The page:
Angie McCloskey makes a strong case in MediaPost’s Performance Insider on how “Affiliates Are Pilfering Your Brand” by grabbing branded search terms and then charging the merchant for the trouble. She points out that if your brand is what caused people to search, then by restricting your affiliates so that they can’t bid on those branded keywords you’d reap all the benefits of customers coming directly to you. Instead of paying affiliate fees for searchers using branded terms, you’d pay nothing to make the same sales. Although this sounds like common sense, I think it’s wrong.
Certainly Angie has a point. If you’ve spent years building your brand, why would you want to cut affiliate marketers in on the sale when your customers search for branded keywords?
Some merchants running affiliate programs have heeded Angie’s advice and changed their affiliate agreements so that their affiliates are not allowed to bid on certain branded terms. Unbranded category keywords are fine, and it makes sense to credit the affiliate with driving sales from those terms, but these merchants are making branded terms off-limits to affiliates. Studies by MarketingSherpa indicate that this practice is on the rise, with twice as many merchants blocking branded search terms since early 2005.
I think that’s short-sighted.
As I wrote a year ago in my column in Revenue Magazine, “Unfortunately, no matter what a merchant does to block its affiliates from buying branded keywords, competitors can’t always be blocked, because the merchant has no control over them. The merchant can buy just one ad per branded keyword, but the search engines always show several ads on each result screen. Although the merchant might have the top paid spot, who has the rest of the spots?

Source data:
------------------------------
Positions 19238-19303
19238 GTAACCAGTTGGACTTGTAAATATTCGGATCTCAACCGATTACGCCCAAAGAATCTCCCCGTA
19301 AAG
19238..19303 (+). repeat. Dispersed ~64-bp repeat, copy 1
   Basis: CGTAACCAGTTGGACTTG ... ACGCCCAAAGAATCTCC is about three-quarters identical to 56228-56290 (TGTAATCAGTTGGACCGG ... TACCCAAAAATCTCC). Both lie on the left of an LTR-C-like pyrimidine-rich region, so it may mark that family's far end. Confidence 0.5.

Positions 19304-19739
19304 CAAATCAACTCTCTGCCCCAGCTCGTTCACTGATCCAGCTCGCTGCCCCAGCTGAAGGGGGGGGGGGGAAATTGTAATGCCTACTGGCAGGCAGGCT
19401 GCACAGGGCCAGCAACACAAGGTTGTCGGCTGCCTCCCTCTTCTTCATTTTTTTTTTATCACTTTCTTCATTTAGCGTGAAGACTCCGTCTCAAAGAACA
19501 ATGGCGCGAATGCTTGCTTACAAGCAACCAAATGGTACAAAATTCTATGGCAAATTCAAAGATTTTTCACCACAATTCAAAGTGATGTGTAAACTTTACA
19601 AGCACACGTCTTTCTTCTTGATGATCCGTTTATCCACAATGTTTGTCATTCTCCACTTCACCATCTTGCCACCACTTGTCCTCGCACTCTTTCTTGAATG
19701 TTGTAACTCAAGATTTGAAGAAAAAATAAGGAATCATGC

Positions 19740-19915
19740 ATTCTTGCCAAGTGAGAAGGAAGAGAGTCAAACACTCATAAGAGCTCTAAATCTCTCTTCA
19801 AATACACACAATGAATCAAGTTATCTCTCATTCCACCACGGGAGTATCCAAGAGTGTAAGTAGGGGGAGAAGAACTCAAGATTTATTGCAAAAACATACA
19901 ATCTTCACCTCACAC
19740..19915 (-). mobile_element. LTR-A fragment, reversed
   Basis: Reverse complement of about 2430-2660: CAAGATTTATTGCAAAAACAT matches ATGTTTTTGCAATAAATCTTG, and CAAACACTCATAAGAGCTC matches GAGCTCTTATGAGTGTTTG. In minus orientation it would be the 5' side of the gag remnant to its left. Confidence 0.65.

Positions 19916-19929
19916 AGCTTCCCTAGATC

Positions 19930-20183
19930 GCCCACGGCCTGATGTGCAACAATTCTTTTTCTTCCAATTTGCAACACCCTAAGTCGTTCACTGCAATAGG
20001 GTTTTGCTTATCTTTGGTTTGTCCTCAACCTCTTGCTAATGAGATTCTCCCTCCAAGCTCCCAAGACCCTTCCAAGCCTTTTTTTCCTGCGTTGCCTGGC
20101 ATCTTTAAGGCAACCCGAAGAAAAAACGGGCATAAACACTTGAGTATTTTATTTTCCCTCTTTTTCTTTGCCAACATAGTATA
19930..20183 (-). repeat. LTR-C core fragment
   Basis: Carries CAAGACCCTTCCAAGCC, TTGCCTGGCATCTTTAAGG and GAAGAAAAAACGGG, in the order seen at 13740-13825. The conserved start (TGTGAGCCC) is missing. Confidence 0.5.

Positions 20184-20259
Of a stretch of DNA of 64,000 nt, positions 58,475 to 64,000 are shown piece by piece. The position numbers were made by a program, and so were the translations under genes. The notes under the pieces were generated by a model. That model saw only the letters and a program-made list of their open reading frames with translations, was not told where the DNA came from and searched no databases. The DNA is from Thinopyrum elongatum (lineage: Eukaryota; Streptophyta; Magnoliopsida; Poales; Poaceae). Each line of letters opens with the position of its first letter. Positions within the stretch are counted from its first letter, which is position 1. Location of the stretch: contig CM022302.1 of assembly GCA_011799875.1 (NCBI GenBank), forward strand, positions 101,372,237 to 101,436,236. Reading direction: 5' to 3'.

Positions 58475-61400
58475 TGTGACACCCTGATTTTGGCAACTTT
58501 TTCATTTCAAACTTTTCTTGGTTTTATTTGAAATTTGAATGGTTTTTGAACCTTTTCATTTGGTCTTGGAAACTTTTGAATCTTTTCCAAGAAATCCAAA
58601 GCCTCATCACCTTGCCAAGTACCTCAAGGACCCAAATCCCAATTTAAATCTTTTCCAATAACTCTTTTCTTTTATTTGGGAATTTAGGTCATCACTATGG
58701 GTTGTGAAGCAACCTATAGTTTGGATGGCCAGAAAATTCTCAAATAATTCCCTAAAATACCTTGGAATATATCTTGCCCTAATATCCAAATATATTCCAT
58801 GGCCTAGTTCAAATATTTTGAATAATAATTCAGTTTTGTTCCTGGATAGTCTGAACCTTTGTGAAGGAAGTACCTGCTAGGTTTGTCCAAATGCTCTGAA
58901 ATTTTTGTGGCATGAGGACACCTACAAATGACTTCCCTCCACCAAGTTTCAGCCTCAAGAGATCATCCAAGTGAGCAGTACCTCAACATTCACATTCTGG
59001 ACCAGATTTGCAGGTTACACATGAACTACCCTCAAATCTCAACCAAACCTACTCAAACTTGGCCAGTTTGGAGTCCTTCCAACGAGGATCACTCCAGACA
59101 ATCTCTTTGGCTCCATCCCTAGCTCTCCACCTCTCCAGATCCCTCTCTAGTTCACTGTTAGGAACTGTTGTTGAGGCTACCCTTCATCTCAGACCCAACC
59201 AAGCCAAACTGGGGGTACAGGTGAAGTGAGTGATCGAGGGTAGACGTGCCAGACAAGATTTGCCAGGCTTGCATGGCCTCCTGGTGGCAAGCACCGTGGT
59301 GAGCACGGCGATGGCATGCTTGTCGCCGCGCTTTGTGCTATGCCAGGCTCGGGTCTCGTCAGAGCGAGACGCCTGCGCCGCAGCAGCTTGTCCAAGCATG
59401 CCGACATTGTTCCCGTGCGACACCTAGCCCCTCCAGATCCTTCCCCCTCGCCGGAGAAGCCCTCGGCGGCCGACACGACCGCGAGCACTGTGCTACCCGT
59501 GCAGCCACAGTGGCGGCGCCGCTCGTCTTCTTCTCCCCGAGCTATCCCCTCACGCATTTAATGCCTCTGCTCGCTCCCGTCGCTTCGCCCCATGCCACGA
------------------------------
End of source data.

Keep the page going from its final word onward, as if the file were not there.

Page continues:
“Before that merchant began blocking its affiliates, the bulk of those other ads were likely from its affiliates. Searchers who clicked on those affiliate ads (and bought) were still buying from the merchant, even if the merchant had to shell out higher fees than if the searchers had purchased without coming through an affiliate.
“But Randy Antin, search marketing manager of Travelocity, notes that when his company restricted its affiliates from bidding on branded keywords, ‘the spaces in the bidding were soon replaced by our competitors’ affiliates.’ Searchers clicking anything other than Travelocity’s single ad might end up buying from a competitor. Yahoo has recently changed its policy to block competitors from using trademarks, but it remains to be seen if other search engines will follow suit.”
To me, it’s a shelf space issue. Every search has a set of results, and anything you can do to crowd out the competition is a good thing. I’d rather have higher cost of sales with a lot higher sales than lower my cost of sales while losing revenue to the competition. You can read my entire column, “The Search Tug of War,” but I warn you that the Web site has mangled the text a bit from the original print version.